# The 17c Formula – Full Analysis

If you are a driver in Georgia who has been in a car accident, you may have heard of the Mabry V State Farm 17C Formula. This refers to an overly simplistic calculation of diminished value that many insurance companies attempt to use to minimize their payout under an auto insurance policy.

Diminished value is the market value lost even if repairs are properly completed.

For example, if a vehicle with a resale value of \$40,000 sustains \$15,000 worth of damage and is fully repaired, the resale value will be less than \$40,000 because a customer will prefer a vehicle that has not been involved in an accident over one that has. The drop in market price constitutes diminished value.

While the 17C Formula has been treated as an industry standard by many in the insurance world, it is unfair and inaccurate. Drivers who have had a car damaged in an accident need a USPAP-compliant appraisal report.

## The 17C Formula is unfair and inaccurate

The 17c Formula took hold as the result of a 2001 Georgia Supreme Court decision, State Farm Mutual Automobile Insurance Company v. Mabry. The case involved more than 25,000 class action claimants seeking insurance payment for the value of the vehicle that was lost even after repair. The Mabry Court found that the insurance company was required, under the insurance policies’ terms, to pay the claimants for the diminished value.

Because the Mabry lawsuit involved tens of thousands of claims, the Superior Court of Muscogee County, in a 2002 order, used simplistic formula with a 10% cap as a generic estimate of lost value.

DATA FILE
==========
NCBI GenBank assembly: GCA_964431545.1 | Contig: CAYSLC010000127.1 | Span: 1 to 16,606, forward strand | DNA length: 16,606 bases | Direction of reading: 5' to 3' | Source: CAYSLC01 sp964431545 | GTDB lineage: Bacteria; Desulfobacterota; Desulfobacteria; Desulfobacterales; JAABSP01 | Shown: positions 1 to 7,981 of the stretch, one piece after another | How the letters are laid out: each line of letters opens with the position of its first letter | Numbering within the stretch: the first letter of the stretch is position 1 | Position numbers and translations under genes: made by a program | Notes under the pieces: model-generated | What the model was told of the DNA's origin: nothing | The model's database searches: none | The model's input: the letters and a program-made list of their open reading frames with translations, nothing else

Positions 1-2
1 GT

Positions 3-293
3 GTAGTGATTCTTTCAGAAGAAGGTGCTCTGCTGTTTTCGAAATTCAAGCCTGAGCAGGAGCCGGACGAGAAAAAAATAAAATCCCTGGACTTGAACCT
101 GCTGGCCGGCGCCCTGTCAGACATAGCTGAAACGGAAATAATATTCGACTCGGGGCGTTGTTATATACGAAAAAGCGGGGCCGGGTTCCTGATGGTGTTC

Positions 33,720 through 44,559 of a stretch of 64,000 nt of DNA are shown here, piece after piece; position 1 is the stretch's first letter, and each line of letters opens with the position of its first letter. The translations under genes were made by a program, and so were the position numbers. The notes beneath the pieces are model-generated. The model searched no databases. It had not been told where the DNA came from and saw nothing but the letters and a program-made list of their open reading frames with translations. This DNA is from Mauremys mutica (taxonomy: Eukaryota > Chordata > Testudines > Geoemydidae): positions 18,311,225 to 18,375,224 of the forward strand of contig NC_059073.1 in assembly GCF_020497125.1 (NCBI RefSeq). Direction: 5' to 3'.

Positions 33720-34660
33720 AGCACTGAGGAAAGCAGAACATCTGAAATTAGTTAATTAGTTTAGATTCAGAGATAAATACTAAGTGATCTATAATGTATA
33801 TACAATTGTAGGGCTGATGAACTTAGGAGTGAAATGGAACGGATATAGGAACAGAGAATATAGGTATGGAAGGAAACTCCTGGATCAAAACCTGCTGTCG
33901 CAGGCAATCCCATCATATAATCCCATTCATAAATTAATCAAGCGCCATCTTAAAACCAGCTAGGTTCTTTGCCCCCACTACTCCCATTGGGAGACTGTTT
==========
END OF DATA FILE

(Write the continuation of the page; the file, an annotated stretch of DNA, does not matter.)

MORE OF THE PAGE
The class action in Mabry was a special situation and even the Georgia insurance commissioner has instructed insurance companies not to officially refer to the 17C loss of value as a legal or determinative calculation of diminished value. In actuality, each vehicle is unique and the resale value lost after an accident – even after repairs have been made – is often considerably more than the 10% an insurance company may try to limit you to.

## Flaws with 17c calculator

The so-called 17c formula (download the 17c Formula Worksheet in Excel) begins with the pre-accident value of a vehicle often based on the National Automobile Dealers Association’s guide, followed by a series of value adjustments. The formula includes modifiers for the severity of damage and mileage on the vehicle.

Unfortunately, the places where 17c formula components are inaccurate skew the entire calculation dramatically because the elements are compounded – multiplied with the next factor. This exaggerates the effect of a miscalculation of any of the numbers.

Some of the known inaccuracies with the 17C Formula components include:

• Geographical data – The resale prices of vehicles vary considerably based on location but the NADA guidelines are not a reliable predictor of the variations
• Arbitrary base loss of value – The starting assumed lost value is 10% but this value is not grounded on any facts and does not take into account the rates at which different types of vehicles lose value